I love sandboxes even though I have only a limited experience running them. I am not even sure if what I call 'sandbox' is the same thing everyone has in mind... for me a sandbox campaign is characterized by the following elements:
1- A regional map: large enough so that the players have the feeling they can seek adventures for a fairly long time, but definitely not a whole continent which may feel too dispersive. A good reference could be one single region in the Forgotten Realms, as in past editions books (e.g. "The Shining South" or "The Silver Marches"). Unlike story-driven campaign, I think it's important to show the region's map to the players at the beginning, maybe even get a poster and make it visible all the time when playing. A great map has a variety of "points of interest" which corresponds to possible adventures: anything like a haunted forest, an abandoned castle, a rumoured tomb that are the topics of local folklore, and therefore PCs from the region already know about and can visit.
2- Level range: the starting region must feature adventures and encounters of a variety of levels in order to deliver the feeling that the world is not designed for the PCs. However it doesn't have to be without a range, the DM can decide for example that everything within the starting region is in fact 1st-5th level. Yes, there can be also the lost tomb of the 20th-level lich somewhere if you want, the general idea is not to blow all your weapons in the starting region, so that the players get the feeling that other regions farther away will feature even more dangerous adventures. It is a good idea to highlight "level zones" within your sandbox e.g. the haunted forest might be as a whole notoriously more dangerous than everywhere else, but also whole regions beyond the starting one (think World of Warcraft); if you don't mind a bit of metagaming, you can make the levels known to the players to make sure they know where they're going, and assume the characters are capable of knowing the general degree of danger even if they have no concept of 'level'.
3- Impossible encounters: once again, for me it is quite essential for a 'sandbox' to carry the feeling that the PCs aren't special (yet), and impossible encounters are possible (pun intended). How should the DM handle them? First of all, remind the players that impossible doesn't mean unavoidable. Second, that killing a monster doesn't always have to be an encounter's goal, things such as stealing an item or a prisoner from it, or even simply fleeing from it are perfectly viable goals; just don't put the PCs into a "Kobayashi Maru". But consider also being open about an encounter's difficulty: you can keep it within the narrative by telling the players what their characters know about monsters or with good description of what happens during combat, or you can flat-out tell the players if they still don't get it (don't be afraid to break OoC, I'd rather metagame with them a bit than cause a TPK and tell them "you should have figured it out").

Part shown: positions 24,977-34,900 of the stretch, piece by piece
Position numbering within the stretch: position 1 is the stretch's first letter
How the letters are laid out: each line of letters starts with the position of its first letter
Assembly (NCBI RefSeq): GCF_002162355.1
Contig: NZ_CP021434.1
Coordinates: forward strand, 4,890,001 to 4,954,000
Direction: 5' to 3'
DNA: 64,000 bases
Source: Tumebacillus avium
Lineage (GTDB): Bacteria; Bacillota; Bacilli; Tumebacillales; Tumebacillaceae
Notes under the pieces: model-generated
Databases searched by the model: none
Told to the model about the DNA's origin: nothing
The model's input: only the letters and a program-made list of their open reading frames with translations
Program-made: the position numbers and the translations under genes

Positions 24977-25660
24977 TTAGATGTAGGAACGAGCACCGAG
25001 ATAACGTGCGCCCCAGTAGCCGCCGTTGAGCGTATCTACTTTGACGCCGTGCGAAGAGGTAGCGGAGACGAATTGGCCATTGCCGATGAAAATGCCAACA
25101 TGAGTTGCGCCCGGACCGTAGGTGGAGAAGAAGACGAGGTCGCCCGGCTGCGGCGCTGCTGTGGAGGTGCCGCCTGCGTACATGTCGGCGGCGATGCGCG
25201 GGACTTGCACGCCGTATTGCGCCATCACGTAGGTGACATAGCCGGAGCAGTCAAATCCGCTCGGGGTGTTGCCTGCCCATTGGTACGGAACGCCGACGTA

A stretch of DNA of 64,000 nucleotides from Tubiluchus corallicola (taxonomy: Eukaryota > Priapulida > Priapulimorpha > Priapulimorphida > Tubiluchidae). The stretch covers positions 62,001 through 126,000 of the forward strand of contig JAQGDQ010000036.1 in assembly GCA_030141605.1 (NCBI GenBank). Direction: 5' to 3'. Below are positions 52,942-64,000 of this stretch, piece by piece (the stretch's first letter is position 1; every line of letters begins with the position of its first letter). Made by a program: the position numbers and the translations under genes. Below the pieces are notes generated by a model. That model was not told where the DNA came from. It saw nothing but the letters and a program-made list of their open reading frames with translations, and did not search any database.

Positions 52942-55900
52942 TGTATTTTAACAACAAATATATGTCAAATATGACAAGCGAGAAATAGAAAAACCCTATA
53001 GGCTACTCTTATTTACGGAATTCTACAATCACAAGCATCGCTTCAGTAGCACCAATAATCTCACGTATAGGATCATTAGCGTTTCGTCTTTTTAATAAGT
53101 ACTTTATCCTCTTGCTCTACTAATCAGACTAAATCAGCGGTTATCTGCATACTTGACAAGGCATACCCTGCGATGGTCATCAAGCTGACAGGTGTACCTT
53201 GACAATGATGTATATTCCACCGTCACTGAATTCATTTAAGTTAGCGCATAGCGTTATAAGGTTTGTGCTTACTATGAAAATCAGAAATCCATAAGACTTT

4- The network of quests: the premise of a sandbox is that the PCs are actively searching for adventures, but blank freedom can lead to paralysis. Having lots of quests interconnected by clues, hooks, NPC's requests, found maps etc. keeps the party moving. Ideally, I wish to have at least always 3 leads available, so that they never have to wander blindly but they also always have some choice on what to follow up next.
5- Slow large-scale events: things such as a war with a neighboring kingdom, a villain's plot to take over the world, shifts in deities' affairs and general world-scale threats are better left in the background. Sudden changes and threats immediately remove attention from local errands, and that's when the sandbox feel is compromised. Take advantage of your sandbox campaign to avoid for once the cliche of saving the world with a bunch of combats, and instead try to deliver a sense that dread things grow slowly in the dark. Maybe the orcs army never really invades, but it's always there on the other side of the mountain. And have the big villains escape often, and come back every time.
6- Slow level advancement: if not really slow, at least not too fast... the sandbox feel implies you don't get quickly so powerful that you have to move out of the sandbox itself to get some challenge.
Other things are typical but perhaps not strictly necessary. Random encounters are quite a staple in sandbox campaigns, but you can in fact always plan instead of rolling. I think randomness is a tool for the DM who doesn't want to always make decisions, but instead enjoys herself seeing the fantasy world 'come alive' on its own. Just make sure that the encounters make sense within the location, i.e. if you're in a jungle region then have jungle-appropriate encounters (unless you occasionally want to purposefully make the players jump: "what the heck is a yeti doing in a tropical jungle? someone must be behind this!").
Resource management (food, water, money...) and assets management (place of residence, family ties, social roles and obligations...) are great additions, but somehow I don't feel they have to be a must. You can fade them to the background if the players aren't interested, and still not lose the general sandbox feel.
The other thing I don't find necessary is the idea of a gridded (hex or square) map. There's a certain nostalgic charm in a hex regional map, with possibly a different surprise to discover under each hex, but IMHO it's very optional, and I feel more at ease with a gridless map.